- Durable Financial Power of Attorney: This document enables you to empower another person to act as your agent in the event that you can no longer manage your own affairs. The standard version goes into effect at signing, providing legal authority to the designee immediately. Because most people want to maintain their own authority until they become incapacitated, it is common to use a Springing Power of Attorney that only goes into effect when you lose your decision-making capacity.
Your designation agent will have all the legal authority needed to manage your financial affairs. That includes making payments from your accounts, buying properties, selling assets, and other money-related concerns. Because this involves so much authority over your finances, it is crucial that you select a trusted individual to fulfill the role
- Durable Heath Care Power of Attorney: Like the Financial Power of Attorney, the Health Care Power of Attorney provides your trusted agent with all the power needed to make decisions about your health care needs. It is a good idea, therefore, to include specific instructions about certain care possibilities, to ensure that your agent knows what your wishes might be in the event that you lose the capacity to express your care preferences.
- Living Will: This document has become more common in recent years, and is basically used to declare your intentions with respect to the use of life support technologies in the even that you have a terminal condition. Many people use their Living Wills to ensure that they do not suffer needlessly, or to prevent medical costs from destroying their estates.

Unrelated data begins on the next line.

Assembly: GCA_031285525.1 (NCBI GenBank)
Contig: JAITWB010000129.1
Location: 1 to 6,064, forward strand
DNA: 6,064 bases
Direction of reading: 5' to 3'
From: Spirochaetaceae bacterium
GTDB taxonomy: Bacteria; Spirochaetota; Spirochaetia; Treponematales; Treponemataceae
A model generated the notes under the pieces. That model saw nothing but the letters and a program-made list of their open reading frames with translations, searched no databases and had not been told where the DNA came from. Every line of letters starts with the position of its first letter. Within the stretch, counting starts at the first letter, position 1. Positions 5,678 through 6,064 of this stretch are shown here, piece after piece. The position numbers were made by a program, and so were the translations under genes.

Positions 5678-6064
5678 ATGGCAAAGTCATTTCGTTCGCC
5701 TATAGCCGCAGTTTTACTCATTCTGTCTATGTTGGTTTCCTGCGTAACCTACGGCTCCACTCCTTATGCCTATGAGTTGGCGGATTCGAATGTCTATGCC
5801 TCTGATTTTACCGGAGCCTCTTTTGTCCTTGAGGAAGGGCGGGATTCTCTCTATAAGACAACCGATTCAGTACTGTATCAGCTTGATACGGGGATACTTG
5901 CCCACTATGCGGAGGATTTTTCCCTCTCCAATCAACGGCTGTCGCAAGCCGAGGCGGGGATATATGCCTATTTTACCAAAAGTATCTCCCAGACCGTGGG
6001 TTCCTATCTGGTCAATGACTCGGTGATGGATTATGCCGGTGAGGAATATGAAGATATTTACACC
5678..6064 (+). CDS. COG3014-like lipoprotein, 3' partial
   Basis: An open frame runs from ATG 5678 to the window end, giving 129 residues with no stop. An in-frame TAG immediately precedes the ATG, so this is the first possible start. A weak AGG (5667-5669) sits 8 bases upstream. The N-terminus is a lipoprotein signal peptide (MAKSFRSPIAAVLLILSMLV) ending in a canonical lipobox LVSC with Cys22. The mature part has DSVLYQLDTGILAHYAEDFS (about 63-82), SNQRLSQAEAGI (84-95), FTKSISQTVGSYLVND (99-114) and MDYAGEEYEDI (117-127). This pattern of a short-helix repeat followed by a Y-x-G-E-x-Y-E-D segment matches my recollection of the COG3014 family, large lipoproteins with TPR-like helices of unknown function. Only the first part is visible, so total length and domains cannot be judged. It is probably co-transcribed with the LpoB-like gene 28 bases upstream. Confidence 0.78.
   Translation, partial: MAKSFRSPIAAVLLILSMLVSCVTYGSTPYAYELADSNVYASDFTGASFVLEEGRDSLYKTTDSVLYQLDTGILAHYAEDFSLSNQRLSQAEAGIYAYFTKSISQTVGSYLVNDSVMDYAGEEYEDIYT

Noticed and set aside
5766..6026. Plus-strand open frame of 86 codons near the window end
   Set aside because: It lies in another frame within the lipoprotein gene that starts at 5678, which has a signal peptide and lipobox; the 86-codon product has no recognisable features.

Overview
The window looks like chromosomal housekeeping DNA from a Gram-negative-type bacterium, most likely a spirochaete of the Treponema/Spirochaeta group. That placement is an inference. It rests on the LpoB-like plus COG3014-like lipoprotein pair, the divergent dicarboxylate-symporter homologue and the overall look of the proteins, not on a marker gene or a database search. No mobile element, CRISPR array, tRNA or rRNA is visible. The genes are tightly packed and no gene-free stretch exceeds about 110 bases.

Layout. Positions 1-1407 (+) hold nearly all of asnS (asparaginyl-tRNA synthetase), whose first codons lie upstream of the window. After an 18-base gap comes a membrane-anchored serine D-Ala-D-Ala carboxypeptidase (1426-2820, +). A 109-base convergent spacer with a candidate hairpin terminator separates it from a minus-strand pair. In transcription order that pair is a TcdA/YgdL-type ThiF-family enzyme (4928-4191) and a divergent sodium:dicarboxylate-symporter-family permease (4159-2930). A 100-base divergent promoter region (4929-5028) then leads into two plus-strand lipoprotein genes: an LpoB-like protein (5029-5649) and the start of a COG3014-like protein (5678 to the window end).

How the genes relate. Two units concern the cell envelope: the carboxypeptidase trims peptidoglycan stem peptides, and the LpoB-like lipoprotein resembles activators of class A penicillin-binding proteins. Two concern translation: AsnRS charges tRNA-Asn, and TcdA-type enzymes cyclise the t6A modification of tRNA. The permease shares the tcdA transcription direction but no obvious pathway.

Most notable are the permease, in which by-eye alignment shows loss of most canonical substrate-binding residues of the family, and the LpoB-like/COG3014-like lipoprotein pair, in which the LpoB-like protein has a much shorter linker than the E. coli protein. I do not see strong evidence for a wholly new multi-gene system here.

- Living Trust: A Living Trust – either revocable or irrevocable – is one of the most common options used by people who want to avoid probate. A trust is created, and you then transfer ownership of all of your assets into that trust. You also select a successor trustee to manage the distribution of those assets when you die, in accordance with your expressed wishes and the provisions of the trust itself. This keeps those assets out of probate and usually results in quicker and less costly distribution to beneficiaries.
Though the probate process is necessary for those who leave only a Last Will and Testament, as well as instances where decedents die intestate, many people still like to avoid the delays and costs associated with its administration. The good news is that an Indianapolis estate planning attorney can help you with strategies that can avoid the need for probate. To find out how our firm can assist you in developing the estate plan you need, contact us today.
Mr. Kraft assists clients primarily in the areas of estate planning and administration, Medicaid planning, federal and state taxation, real estate and corporate law, bringing the added perspective of an accounting background to his work.